Pretty clearly, this opening gambit, which repeats four times, is asserting that the police are overpopulated with Ku Klux Klan members. Institutionalised racism is not enough here, the contention being that the police use their legitimacy as a means of furthering their racist ideology.
“Those who died are justified,
For wearing the badge,
They’re the chosen whites”
Their claim is only doubled down upon in the chorus. Simply put, they’re arguing that officers use their badge as a sort of shield to carry out an act of lawful ethnic cleansing.
Their claims carry weight to this day. In the last decade alone, we saw the #BlackLivesMatter movement move to become a household name across the globe.
Sadly, this song is still relevant today. Civil distrust between the police and the black community has by no means been improved since this song’s release.
4) John Lennon – Working Class Hero (1970)
Post-Beatles, John Lennon really moved towards politics and towards the left. To the point that the Nixon administration had the CIA and the FBI keeping tabs on him as a ‘potentially problematic alien’.
He was by no means a communist agitator, but he was spreading a kind of pseudo-socialist message in some of his music. Songs like Imagine (1971) & Give Peace a Chance (1969) show that Lennon’s message was one of anti-war and anti-violence.
Lennon’s Working Class Hero really opened my mind to the idea that one’s class has an immeasurable bearing on the direction one’s life is set to take.
“When they’ve tortured & scared you for twenty-odd years,
Then they expect you to pick a career,
When you can’t really function, you’re so full of fear”
There’s no doubt in my mind that some of this draws on Lennon’s troubled childhood in Liverpool. Though, that is a good representation of what working-class life can be for many young people – even today.
So many young people are leaving school today, with so few job prospects presented to them, with virtually no idea what they want to be. In the UK, you’re expected to have some idea of what you want to be by age 13. Unfortunately, some of what Lennon’s saying here has a bit of truth.
“There’s room at the top,
They’re telling you still,
But first you must learn how to smile as you kill,
If you want to be like all the folks on the hill”
I’ve always found this section to have a dual purpose. The first part is your typical Marxian class analysis; your billionaire bourgeoisie types telling you that if you work hard enough, someday you’ll make it, but there’s also a critique of capitalist culture in there too (something touched on [here], by the way). Learning to “smile as you kill”, I’ve always felt, is a nod to the egocentric, capitalist, ‘greed is good’ mantra; that you’ve always got to step on someone to get to the top – you can never get there with clean hands, ethically speaking.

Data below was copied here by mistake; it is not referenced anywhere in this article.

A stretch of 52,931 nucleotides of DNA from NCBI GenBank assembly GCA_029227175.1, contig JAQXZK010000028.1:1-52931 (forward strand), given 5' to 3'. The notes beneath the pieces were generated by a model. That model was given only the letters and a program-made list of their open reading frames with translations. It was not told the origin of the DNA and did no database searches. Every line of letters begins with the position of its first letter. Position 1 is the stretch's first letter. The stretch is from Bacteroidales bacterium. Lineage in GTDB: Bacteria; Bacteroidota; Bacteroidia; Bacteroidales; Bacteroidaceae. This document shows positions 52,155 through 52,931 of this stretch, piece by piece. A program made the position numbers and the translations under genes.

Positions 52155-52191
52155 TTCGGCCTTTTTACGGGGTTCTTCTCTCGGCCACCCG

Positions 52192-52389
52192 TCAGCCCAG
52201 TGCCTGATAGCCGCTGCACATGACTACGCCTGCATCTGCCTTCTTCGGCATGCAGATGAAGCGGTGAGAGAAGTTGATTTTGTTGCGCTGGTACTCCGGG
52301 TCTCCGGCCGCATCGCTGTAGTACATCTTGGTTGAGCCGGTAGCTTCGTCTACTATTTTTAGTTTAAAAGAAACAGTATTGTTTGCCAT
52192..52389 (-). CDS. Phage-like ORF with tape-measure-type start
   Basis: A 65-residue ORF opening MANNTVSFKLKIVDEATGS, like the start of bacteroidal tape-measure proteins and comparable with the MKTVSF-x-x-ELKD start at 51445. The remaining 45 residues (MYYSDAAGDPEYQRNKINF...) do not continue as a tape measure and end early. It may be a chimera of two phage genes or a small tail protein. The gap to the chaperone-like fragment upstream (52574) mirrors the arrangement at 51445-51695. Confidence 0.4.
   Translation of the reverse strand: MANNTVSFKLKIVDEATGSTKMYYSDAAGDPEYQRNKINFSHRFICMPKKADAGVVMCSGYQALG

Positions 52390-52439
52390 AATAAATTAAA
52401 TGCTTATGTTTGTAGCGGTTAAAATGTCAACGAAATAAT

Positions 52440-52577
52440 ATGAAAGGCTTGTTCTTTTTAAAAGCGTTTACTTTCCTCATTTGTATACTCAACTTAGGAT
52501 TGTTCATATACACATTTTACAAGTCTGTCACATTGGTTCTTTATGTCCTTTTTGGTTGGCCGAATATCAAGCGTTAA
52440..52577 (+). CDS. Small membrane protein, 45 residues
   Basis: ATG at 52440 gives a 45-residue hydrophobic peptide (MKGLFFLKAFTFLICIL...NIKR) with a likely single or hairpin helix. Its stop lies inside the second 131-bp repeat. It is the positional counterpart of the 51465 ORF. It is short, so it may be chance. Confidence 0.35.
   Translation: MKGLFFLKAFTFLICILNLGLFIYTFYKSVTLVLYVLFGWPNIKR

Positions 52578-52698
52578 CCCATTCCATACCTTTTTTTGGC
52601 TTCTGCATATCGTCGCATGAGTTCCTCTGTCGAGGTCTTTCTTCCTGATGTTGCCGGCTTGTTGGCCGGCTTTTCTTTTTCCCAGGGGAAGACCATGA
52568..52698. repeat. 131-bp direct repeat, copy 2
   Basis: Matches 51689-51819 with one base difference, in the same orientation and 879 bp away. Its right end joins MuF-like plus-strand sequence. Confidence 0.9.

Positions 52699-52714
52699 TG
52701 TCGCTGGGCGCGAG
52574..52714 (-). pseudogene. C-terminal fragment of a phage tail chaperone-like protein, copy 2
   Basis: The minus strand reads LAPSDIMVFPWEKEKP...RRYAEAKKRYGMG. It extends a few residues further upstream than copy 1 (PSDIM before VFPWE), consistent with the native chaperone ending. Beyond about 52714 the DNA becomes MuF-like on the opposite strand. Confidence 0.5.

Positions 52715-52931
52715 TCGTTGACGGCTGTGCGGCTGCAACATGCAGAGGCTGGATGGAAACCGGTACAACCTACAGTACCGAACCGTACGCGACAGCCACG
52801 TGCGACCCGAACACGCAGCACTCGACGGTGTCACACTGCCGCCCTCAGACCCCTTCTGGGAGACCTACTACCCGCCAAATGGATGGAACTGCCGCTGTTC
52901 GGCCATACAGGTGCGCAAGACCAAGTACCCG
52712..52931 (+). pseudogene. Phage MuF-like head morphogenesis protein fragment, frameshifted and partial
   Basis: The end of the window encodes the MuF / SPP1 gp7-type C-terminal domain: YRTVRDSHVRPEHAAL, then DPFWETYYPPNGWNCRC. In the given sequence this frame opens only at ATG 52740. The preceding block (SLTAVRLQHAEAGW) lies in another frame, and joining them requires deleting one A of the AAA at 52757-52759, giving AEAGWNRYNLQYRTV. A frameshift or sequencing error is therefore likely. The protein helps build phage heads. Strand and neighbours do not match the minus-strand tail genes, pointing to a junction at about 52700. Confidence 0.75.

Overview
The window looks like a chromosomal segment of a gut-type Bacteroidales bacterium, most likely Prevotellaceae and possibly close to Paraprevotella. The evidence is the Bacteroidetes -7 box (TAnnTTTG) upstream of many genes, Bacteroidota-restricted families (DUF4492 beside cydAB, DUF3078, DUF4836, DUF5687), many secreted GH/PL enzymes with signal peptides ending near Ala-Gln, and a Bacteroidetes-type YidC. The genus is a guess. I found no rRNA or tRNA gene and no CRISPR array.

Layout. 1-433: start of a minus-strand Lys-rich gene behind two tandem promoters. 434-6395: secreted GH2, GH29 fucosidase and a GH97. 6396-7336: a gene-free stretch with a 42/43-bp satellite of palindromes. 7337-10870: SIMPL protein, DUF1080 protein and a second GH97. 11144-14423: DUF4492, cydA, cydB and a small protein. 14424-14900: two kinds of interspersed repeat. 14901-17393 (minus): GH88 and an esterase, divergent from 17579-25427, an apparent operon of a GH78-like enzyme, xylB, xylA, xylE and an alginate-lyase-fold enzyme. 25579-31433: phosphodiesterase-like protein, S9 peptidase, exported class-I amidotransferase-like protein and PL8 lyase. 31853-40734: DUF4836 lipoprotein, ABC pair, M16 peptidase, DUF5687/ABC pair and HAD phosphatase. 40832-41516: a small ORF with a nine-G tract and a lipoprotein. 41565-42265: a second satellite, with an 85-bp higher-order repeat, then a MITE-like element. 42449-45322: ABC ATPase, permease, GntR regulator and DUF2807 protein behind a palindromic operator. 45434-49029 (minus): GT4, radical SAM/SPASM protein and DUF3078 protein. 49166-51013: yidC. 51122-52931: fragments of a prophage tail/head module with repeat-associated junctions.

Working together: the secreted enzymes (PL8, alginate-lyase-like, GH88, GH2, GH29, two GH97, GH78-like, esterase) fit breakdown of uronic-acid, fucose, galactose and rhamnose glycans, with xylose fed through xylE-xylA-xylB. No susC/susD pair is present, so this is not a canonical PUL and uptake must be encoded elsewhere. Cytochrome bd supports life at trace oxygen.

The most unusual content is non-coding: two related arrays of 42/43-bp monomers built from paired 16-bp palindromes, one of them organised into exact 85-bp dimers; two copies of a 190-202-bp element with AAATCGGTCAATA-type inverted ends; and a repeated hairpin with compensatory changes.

Marxists do always love to say that there’s no ethical consumption under capitalism.
Ultimately, Lennon’s Working Class Hero is a reflection of a young, working-class person’s mind; uncertain and cynical with apparent cause.
5) Tracy Chapman – Talkin’ ‘Bout a Revolution (1988)
I’ve never been a Tracy Chapman fan, let me just get that out of the way. I’ve been at one-too-many open mic nights where Fast Car was played for the fifth time of the night – and I cringe.
Though, this song is a god damn jam. It’s uplifting, which given the selection here, is a good thing. What’s more, it takes a really different view to that of most other left-wing musicians.
“While they’re standing in the welfare lines,
Crying at the doorsteps of those armies of salvation,
Wasting time in the unemployment lines,
Sitting around waiting for a promotion”
Talkin’ ‘Bout a Revolution looks at poverty with sympathy, something exceptionally before its time. Let’s not forget, the 1980s was the era in which the eagle of neoliberalism truly spread her wings to take flight. Thatcher & Reagan occupied their respective offices on each side of the Atlantic and wealth inequality was soaring.
Chapman, in this song, makes a rather down-to-earth assessment of life for those who have been left behind by society, for whatever reason. Whether they be collecting welfare money, or working a dead-end job with few prospects, the listener is encouraged to empathise.
In spite of its title, this song is not a call to arms, but a genuine appraisal of the lives of the working-class.
Music from the left comes in many different varieties. Here, I’ve by no means made a definitive list, instead choosing to look at just a handful of songs that push a left-wing message.
What we've can draw from this is that the left's songwriters, much like thinkers and practitioners of left-wing ideologies, come in a variety of colours. That is to say that some leftists believe that armed struggle is the only way for the workers to overcome the class struggle. On the other hand, some believe that peaceful protest is the only option. Some just prefer to represent the strife of working-class life. In many ways, this piece is a celebration of culture, but in others, its a depiction of what the left was and what it still is.